One of the oldest and most highly respected credentials is the Certified Public Accountant, or CPA. CPA’s are among the most trusted professionals in the marketplace. There are approximately 700,000 CPA’s in the United States. Yet, you should know that not all CPA’s do the same kind of work. Some work in private industry, or the government, and have limited exposure to providing professional advice. For those that actually practice, a significant majority limit their scope of practice to tax and accounting. In other words, most of the profession devotes their focus and livelihood to the past, what has already transpired. Generally, they will do a good job on your taxes, but are usually ill-equipped to plan for the future outside of that context and are ill-equipped to do so.
As for Financial Advisors, contrary to the CPA, there is little regulation as to who can call themselves a Financial Advisor. It is incumbent on the consumer to ask lots of questions (see related FAQ on questions to ask your financial advisor) in order to know what you are getting into and can expect. The best of breed in terms of credentials for Financial Advisors is the Certified Financial Planner. With about 100,000 CFP’s nationwide, the CFP marks are the gold standard for the Financial Advisor discipline. The exam you must pass is on par with the CPA or even the bar exam to become an attorney. In general terms, and in contrast to the CPA, a CFP looks at the future and helps you plan for it. However, notably, most CFP’s lack a depth of knowledge in the tax arena.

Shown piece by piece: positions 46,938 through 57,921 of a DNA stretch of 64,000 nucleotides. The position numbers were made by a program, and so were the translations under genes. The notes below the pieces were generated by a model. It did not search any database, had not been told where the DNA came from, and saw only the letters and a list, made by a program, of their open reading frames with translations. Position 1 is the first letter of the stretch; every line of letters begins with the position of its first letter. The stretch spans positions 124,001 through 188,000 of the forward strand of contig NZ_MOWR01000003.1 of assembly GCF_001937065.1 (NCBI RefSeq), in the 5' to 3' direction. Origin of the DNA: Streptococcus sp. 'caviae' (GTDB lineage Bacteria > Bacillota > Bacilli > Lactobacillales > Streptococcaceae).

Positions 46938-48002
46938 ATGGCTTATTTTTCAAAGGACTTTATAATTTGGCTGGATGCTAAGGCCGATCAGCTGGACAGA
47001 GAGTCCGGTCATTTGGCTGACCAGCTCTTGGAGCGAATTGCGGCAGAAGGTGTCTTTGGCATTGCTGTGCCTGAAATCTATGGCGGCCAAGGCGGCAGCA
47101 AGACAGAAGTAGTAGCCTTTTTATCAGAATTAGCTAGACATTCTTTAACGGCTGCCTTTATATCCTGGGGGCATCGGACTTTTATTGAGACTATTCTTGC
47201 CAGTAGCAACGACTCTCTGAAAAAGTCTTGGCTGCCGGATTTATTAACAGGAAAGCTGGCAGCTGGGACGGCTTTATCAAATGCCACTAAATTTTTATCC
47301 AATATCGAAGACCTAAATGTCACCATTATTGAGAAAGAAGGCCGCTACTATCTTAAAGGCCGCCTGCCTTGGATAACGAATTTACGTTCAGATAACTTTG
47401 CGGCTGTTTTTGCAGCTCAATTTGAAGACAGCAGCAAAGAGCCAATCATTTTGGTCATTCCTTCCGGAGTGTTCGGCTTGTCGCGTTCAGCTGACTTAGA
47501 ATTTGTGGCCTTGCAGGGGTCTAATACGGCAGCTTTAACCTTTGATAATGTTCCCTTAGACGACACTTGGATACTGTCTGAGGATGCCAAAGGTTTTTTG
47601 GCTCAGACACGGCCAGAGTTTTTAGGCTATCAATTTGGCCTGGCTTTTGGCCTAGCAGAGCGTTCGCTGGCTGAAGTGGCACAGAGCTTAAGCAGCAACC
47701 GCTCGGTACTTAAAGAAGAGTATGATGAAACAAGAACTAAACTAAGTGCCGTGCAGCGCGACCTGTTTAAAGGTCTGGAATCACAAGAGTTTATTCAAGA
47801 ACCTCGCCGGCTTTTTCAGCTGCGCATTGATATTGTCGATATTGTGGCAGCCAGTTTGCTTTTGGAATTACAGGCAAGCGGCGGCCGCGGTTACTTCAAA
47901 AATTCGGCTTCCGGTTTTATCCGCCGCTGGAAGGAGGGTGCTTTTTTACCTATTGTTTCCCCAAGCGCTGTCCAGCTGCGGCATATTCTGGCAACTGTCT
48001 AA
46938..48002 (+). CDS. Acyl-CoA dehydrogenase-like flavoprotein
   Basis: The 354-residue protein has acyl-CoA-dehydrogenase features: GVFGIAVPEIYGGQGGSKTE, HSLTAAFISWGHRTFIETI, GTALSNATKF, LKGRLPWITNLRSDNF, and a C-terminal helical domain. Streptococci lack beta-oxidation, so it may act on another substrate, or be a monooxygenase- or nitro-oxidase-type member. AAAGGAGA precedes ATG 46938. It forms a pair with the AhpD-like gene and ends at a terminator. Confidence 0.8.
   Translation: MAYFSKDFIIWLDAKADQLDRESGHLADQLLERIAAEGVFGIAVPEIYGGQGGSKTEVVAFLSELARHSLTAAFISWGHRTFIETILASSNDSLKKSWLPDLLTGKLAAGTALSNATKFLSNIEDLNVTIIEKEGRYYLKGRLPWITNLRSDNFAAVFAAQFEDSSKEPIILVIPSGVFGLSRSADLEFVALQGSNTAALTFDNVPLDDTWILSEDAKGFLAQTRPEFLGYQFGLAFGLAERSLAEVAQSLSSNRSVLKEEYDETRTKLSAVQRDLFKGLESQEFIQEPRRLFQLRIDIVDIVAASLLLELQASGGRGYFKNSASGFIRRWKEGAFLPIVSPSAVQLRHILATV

So, what is more important to you? Past history and your taxes, or planning for the future? I would say they are both equally important, since one informs the other. It’s important to know where you’ve been to know where you’re going. The ideal choice would be for you to work with someone who is both a CPA and CFP. We know somebody!